Reaction with Chemicals
Concave surfaces of the jewelry can hold moisture and reactants. They might also react with the metal alloys. Wearing gold jewelry while going for a shower, swimming, exercise or any physical activity that involves water/chemicals may also cause the blackening of the finger. The metal alloys react with chemicals in soaps and detergents in corrosion reaction. They may also cause physical damage to your jewelry such as abrasion.
Salt and Chlorine in Air
If you are living along the coast, there’s chlorine, sulfur, or salt in the atmosphere. It might react with nickel, copper, or silver alloys in gold. Chlorine is also present in the water we utilize for washing and cleansing purposes at home or spa, even in swimming pools. This causes the corrosion reaction and thus blackening of the finger.
Perspiration from the body
Sweat comprises waste chemicals released from our body through the skin. It is acidic in pH. Also, the body pH of some individuals is naturally acidic. Metal alloys might react with sweat acids and cause discoloration of the body. You might need to cut down your acidic diet if it is the reason for the spot on your finger.
How to prevent the Blackening of Finger?
The blackening of the finger from either abrasive or corrosive reactions is inevitable with 18k, 14k, or lower qualities of gold. As these contain metal alloys. If you want to wear your favorite engagement ring or anniversary gift without worrying about the blackening of your finger; you might want to know how to care for it.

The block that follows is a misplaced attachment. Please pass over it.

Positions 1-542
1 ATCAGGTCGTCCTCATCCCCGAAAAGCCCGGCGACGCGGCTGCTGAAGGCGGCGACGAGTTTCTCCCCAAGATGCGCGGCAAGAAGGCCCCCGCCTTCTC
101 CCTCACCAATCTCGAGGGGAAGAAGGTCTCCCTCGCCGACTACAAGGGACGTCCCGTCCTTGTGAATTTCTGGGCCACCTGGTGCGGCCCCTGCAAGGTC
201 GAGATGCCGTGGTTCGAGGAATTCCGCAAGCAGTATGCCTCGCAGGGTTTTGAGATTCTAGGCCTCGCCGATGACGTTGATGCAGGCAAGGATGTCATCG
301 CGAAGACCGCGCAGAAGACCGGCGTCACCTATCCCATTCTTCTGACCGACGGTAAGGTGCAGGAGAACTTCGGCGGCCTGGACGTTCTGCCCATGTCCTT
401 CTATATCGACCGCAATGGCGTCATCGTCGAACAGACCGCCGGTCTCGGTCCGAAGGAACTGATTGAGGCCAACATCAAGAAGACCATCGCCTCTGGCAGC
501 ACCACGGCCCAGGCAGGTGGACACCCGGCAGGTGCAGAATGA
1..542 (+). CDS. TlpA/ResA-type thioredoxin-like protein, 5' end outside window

Keep your Hands Dry
The best way to keep your ring from tainting is to keep it dry. Avoid wearing your ring while washing hands or dishes or visiting a spa, leave your ring in a safe box. Also, consider this while going for a shower or swimming.
Take off the ring before applying moisturizer on your hands or makeup. The chemicals in these products would react with metal alloys, resulting in the blackening of the finger.
You can also apply finely powdered moisture absorbents on the skin like zinc oxide-free powder.
No Jewelry before Makeup
To avoid the abrasion problem from cosmetics, switch your cosmetics. Remove your jewels before applying makeup. Wash and dry your hands properly after makeup to remove residual products. This will protect your ring as well as your finger from getting dark.
Use Jewelry Lacquers
You can avoid the blackening by sealing off space between your finger and ring. Apply it to the inner part of the ring. You can also coat the inside with nail paint. Don’t forget to refurbish the coat.
Another viable solution to this problem is the Rhodium–plated ring. Rhodium is plated on the inside of the ring. It gives it a decent finish and prevents the corrosive reactions of the metal alloys. It is an exurbias investment and would need to be re-plated over time.
Keep your Ring Clean
Before going to bed, take off your ring. Clean it with a soft cloth and an appropriate cleaning solution. The cleaning solution reduces the risk of corrosion and tarnish. Be extra gentle while rubbing the surfaces and curves (if any) as you might wear off the finely divided soft metal.
Consume a less acidic diet
As discussed earlier, pH can be a contributing factor for a minority of people. This would sound ridiculous, but eating less acidic food could help maintain your body pH. And subsequently, protect from blackening your finger.
To wrap it up, it doesn’t require any effort to avoid the dark black band around the finger. You just need to care for your casual routine. Avoid moisture and abrasion. Apply a sealant on the inside. Eat a healthful diet. And don’t forget to take off the ring when doing your household chores or going to the spa. You would not regret taking extra care of your gold ring.